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  • They are not long, the weeping and the laughter,
  • Love and desire and hate:
  • I think they have no portion in us after
  • We pass the gate.
  • They are not long, the days of wine and roses:
  • Out of a misty dream
  • Our path emerges for a while, then closes
  • Within a dream.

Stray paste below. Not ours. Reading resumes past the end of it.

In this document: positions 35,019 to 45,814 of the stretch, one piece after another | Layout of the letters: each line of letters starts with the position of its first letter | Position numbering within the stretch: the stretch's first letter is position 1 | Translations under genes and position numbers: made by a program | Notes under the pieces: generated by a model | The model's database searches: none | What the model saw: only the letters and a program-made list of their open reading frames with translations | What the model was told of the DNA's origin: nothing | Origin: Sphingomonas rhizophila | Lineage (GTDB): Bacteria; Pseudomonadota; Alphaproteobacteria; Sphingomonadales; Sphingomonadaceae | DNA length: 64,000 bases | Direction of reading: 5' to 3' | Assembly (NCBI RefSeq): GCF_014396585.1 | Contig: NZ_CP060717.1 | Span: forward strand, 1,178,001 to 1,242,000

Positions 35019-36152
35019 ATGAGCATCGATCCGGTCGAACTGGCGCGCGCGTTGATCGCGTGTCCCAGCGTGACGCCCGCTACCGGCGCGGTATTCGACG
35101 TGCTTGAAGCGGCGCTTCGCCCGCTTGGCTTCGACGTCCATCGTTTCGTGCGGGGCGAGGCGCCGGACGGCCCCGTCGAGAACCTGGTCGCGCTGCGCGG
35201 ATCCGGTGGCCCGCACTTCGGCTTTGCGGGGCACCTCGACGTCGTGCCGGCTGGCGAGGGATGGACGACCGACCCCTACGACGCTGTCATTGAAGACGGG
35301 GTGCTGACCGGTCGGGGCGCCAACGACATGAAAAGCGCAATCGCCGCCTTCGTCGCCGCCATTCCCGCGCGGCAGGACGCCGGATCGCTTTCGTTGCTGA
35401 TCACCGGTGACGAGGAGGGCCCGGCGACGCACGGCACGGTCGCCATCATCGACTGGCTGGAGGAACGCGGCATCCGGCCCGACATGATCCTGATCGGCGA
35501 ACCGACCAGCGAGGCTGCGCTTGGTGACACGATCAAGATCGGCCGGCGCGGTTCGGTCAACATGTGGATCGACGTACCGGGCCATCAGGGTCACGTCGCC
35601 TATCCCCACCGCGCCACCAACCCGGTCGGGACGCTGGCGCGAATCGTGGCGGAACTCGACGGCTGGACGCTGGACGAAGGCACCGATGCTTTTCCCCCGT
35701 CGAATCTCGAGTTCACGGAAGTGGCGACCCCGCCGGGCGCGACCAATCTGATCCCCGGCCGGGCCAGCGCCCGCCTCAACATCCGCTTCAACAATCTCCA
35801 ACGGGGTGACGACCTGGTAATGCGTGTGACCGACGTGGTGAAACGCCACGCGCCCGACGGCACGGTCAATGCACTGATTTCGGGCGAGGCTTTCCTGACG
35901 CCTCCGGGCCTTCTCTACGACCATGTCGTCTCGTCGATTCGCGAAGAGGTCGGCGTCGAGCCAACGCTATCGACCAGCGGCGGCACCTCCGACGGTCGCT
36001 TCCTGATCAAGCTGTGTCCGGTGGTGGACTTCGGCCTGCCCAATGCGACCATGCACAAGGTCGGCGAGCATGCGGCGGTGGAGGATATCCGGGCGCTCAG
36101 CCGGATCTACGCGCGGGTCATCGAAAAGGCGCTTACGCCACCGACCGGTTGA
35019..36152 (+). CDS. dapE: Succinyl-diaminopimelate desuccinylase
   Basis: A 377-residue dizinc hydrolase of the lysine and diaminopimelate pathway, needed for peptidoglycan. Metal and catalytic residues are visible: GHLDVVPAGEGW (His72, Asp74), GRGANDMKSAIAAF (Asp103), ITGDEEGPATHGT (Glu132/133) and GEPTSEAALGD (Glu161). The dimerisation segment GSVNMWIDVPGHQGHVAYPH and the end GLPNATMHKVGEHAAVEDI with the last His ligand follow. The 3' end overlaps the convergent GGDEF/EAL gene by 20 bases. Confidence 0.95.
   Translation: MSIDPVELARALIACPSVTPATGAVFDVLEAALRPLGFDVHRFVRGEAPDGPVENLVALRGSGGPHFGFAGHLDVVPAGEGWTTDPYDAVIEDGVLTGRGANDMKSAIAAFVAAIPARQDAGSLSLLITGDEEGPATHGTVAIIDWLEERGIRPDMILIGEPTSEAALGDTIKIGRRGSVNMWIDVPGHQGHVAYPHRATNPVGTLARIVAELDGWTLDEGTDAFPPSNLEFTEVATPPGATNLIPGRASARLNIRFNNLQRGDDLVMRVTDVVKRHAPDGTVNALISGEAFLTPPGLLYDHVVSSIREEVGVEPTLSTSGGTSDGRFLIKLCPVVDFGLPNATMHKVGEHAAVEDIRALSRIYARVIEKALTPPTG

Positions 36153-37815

Ernest Dowson, who died at the age of 33 (1867–1900), was a late-Victorian British poet, novelist, and short-story writer associated with the Decadent Movement and the Rhymers’ Club. When he was 23, Dowson fell in love with the 11-year-old Adelaide “Missie” Foltinowicz, daughter of a Polish restaurant owner, who rejected him over the next several years despite his continuing infatuation with her. In 1894, Dowson’s father, who was in the advanced stages of tuberculosis, died of an overdose of chloral hydrate. His mother, who was also tubercular, hanged herself a year later. In 1900, a friend found Dowson almost penniless in a wine bar and took him back to the cottage where he was living. Six weeks later he died there of alcoholism. The title of Dowson’s poem comes from the final line of an ode by the Roman poet Horace. It means “the brevity of life forbids us from undertaking lengthy hopes.”

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